LAHORE, Nov 29: The Lahore High Court on Wednesday ordered that Misbah Iram Rana, a 12-year-old British-Pakistani national, must return to her mother and said that the British High Commission should make arrangements for her travel to Scotland.
The schoolgirl, whose Christian name was Molly Campbell, sparked an international custody fight after she fled her mother's home at Stornoway in Scotland’s remote Western Isles in August to be with her father in Pakistan.
(According to a report AFP news agency filed from London, the girl’s mother said she was astonished to hear the court decision. “I was speechless. I could not believe it,” she said. “It took some time to acknowledge that the judge actually said what he did.”
Justice Mian Saqib Nisar in a short order directed the girl’s father Sajjad Ahmad Rana to hand over the girl and her British and Pakistani passports to a senior woman official of the high commission within seven days so that she could be sent to her mother Louise Anne Fairely.
Accepting the habeas corpus petition filed by Ms Fairely, the court observed that Mr Rana had violated the orders of a sessions court of Scotland by bringing his daughter to Pakistan clandestinely after he had said before the jurisdiction of that court in an undertaking that he would not remove the girl away from the custody of her mother.
In the petition, Ms Fairely said that Mr Rana had abducted Molly in a deceitful manner and that she was being kept by her former husband in illegal custody. She requested the court to recover her daughter and issue directions to the government to repatriate her to her own habitual residence in Scotland.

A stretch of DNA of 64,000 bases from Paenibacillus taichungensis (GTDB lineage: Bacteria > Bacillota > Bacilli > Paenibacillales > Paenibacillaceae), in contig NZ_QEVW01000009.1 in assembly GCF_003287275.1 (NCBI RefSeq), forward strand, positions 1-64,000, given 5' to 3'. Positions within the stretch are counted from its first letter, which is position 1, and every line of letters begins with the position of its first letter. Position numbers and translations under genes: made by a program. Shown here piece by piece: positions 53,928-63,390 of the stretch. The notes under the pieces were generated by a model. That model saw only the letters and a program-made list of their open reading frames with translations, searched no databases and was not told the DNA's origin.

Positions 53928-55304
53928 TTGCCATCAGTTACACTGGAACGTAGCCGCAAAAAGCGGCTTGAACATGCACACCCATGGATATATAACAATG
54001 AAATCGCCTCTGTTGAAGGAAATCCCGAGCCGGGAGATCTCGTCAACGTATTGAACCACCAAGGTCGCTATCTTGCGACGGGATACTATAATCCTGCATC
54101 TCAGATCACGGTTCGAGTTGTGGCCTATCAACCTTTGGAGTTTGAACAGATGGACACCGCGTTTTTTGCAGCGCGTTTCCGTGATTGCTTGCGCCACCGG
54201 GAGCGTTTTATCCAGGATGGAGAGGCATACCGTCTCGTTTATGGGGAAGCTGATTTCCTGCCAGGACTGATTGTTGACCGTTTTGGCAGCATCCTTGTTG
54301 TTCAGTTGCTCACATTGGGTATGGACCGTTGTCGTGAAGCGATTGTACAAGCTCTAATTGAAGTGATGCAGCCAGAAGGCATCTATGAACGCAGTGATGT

Justice Nisar said that when he had a chat with Misbah she had no perception about ‘halal’ and ‘haram’ and could not distinguish between the two. She also did not know how to offer prayers according to Islamic injunctions.
The LHC held that Mr Rana had admitted before the Scottish courts that Misbah was the habitual resident of Scotland and it established that the Scottish court could competently decide the custody dispute.
The order said that courts in Scotland had already passed two orders and her father surrendered to the jurisdiction of courts there by undertaking that he would not remove the child from the custody of her mother. But he brought her to Pakistan without approaching the competent court and violated the orders of Scottish courts. This removal is flagrantly illegal, deceitful and a dishonest act, the court observed.
The court held that Mr Rana had not been an upright, fair and honest man in this
case and was guilty of showing disrespect to the court's orders, which was tantamount to fraud. And thus he could not be allowed to have the premium of such fraud.
The court also held that the minor had expressed her views through the media and before the court that she did not want to go back to Scotland and live with her mother, rather she would stay with her father in Pakistan. But the reasons given by her that she was being prevented by the petitioner from leading her life according to the Islamic virtues seem to be tutored. At present, she was under the influence of her father and elder sister and thus her opinion could not be given much importance.
Witnesses said the girl burst into tears and several of her relatives wept when they heard that the court had upheld an appeal by her mother.
Mr Rana said that outside the court building that he and his daughter were “devastated” and vowed to appeal.
“I don't want to comment on the court verdict but I feel devastated by the judgment. I will go to appeal in the Supreme Court within seven days,” Mr Rana told reporters.